In 2020, the Arvind Kejriwal-led Aam Aadmi Party started its tenure in Delhi with a pledge to “reduce air pollution by 2/3rd by 2025”. This was one of Chief Minister’s 10 personal guarantees.
However, just 12 months before the ambitious target, United Residents Joint Action (URJA), a consortium of more than 2,500 resident welfare associations (RWAs) in the Capital has released its survey report focussing on the most polluted hotspot of Delhi — Wazirpur.
One of the 13 air pollution hotspots of the city, Wazirpur consistently has higher levels of PM 2.5 pollutants.
“Wazirpur is a heavily industrialised region in Delhi’s north-western outskirts. It is well-known for its stainless-steel factories, which supply tons of steel vessels to India and abroad,” stated a 2022 ScienceDirect.com report on air quality of Wazirpur.
On December 29, 2023, URJA released its survey report as part of its ‘Dilli Ke Vayudoot’ initiative for citizens to monitor and report real-time incidents of air pollution in the four wards of Wazirpur hotspot.
Wazirpur Industrial Area came into existence in 1972.
At that time, considering the health of local residents, authorities allowed only hosiery units in the region. Over time, most of these hosiery manufacturing units were replaced with most polluting steel-related industries, observes the report.
“Our authorities have not performed due diligence in permitting licenses to these industries. Currently, many steel-rolling, utensil manufacturing and buffing operate illegally in the region, making it one of the most polluted hotspots,” says Atul Goyal, President, URJA.
With around 200 volunteers, the citizens’ group monitored and documented hyper-local incidents of air pollution across the four wards (Ashok Vihar, Keshav Puram, Tri Nagar and Wazirpur) between April and June 2023.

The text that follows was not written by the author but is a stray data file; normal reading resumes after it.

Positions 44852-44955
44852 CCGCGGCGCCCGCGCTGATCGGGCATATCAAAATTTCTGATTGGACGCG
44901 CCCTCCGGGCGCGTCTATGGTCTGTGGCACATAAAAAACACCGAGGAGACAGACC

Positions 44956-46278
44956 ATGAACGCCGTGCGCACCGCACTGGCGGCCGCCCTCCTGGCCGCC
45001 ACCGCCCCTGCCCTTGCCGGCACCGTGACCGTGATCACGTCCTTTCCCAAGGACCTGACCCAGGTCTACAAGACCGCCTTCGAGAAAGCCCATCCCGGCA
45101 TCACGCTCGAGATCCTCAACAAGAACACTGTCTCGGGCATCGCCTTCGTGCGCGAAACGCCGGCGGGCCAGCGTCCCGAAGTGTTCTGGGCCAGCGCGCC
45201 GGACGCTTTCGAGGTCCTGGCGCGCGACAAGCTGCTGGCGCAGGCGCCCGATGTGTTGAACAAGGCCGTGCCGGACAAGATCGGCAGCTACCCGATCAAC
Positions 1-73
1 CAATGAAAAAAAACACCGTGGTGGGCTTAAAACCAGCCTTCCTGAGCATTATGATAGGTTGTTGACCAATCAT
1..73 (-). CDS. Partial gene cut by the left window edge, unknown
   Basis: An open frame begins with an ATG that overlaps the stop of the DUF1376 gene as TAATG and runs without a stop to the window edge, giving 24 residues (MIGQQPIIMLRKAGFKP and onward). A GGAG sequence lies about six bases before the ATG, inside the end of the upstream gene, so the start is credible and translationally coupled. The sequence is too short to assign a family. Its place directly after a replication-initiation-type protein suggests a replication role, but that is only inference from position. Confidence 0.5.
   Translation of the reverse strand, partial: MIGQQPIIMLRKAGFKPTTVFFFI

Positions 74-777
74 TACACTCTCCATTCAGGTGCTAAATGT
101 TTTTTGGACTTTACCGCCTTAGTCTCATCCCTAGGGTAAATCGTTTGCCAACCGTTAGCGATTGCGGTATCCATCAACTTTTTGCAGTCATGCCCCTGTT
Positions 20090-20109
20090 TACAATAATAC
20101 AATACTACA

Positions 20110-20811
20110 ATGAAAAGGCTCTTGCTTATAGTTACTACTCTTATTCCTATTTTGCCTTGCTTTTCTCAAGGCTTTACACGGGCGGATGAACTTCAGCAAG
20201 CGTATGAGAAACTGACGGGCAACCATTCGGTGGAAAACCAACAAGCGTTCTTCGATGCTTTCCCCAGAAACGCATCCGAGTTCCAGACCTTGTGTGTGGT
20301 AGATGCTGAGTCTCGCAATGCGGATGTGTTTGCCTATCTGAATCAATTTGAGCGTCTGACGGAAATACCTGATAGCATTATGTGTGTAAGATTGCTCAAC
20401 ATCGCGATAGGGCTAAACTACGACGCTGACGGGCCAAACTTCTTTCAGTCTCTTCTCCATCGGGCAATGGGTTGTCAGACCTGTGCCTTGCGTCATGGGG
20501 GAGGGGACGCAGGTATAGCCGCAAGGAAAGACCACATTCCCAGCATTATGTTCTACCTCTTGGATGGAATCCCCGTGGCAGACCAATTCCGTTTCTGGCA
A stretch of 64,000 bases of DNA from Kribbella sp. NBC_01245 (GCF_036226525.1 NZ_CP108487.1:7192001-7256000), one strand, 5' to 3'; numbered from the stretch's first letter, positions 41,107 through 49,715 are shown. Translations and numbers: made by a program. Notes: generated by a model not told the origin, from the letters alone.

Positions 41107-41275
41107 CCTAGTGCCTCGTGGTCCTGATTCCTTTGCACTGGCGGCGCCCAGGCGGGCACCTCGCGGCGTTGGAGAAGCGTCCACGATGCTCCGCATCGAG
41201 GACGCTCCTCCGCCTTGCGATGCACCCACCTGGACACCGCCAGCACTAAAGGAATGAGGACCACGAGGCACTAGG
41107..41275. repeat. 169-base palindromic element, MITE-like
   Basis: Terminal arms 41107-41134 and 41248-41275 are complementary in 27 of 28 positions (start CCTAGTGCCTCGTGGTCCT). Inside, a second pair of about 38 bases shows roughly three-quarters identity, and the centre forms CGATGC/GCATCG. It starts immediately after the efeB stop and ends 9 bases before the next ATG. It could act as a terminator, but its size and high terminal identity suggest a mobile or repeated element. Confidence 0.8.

The report based on the survey observes heavy waste burning in the Wazirpur Industrial Area by slum-dwellers who are directly or indirectly employed in providing waste collection services.
The volunteer group in the Kesav Puram ward of Wazirpur reported incessant traffic jams due to lack of planning for local transport and road use.
In Keshav Puram ward and Wazirpur Industrial Area, open burning of industrial and municipal waste was a daily occurrence, all along the railway track near residential colonies.
“Our survey reveals a big gap between government action plans and on-ground reality,” emphasises Pramod Kohli, a Vayudoot representative from Wazirpur, who called for immediate government action.
The third major observation in the report was regarding the road sweeping done without following the proper CAQM (Commission for Air Quality Management) measures. This has been leading to higher levels of dust particles in the air due to piles of dust along the roadside.
Further, in Ashok Vihar, Vayudoot identified dust released from uncovered construction materials and delays in construction projects, as well as traffic congestion as primary sources of pollution around several schools. These have been consistently being ignored by the government monitoring teams, complains Shashi Issar, a volunteer from Ashok Vihar, and associated with the campaign.
“The neglect in addressing the most noticeable pollution sources by the designated authorities has exacerbated the pollution problem in our ward,” he says.
Calling for a more coordinated response between citizens, government and political parties, Atul Goyal, President of URJA says, “The problem of Wazirpur is complex. It has one of the most polluting industries, a high occurrence of open waste burning and dust pollution. It calls for a coordinated action plan with all the stakeholders, especially the government.
“We have started the ‘Dilli ke Vayudoot’ campaign with the Wazirpur hotspot keeping the government targets in mind. We plan for similar hyper-local campaigns for all the hotspots,” he added.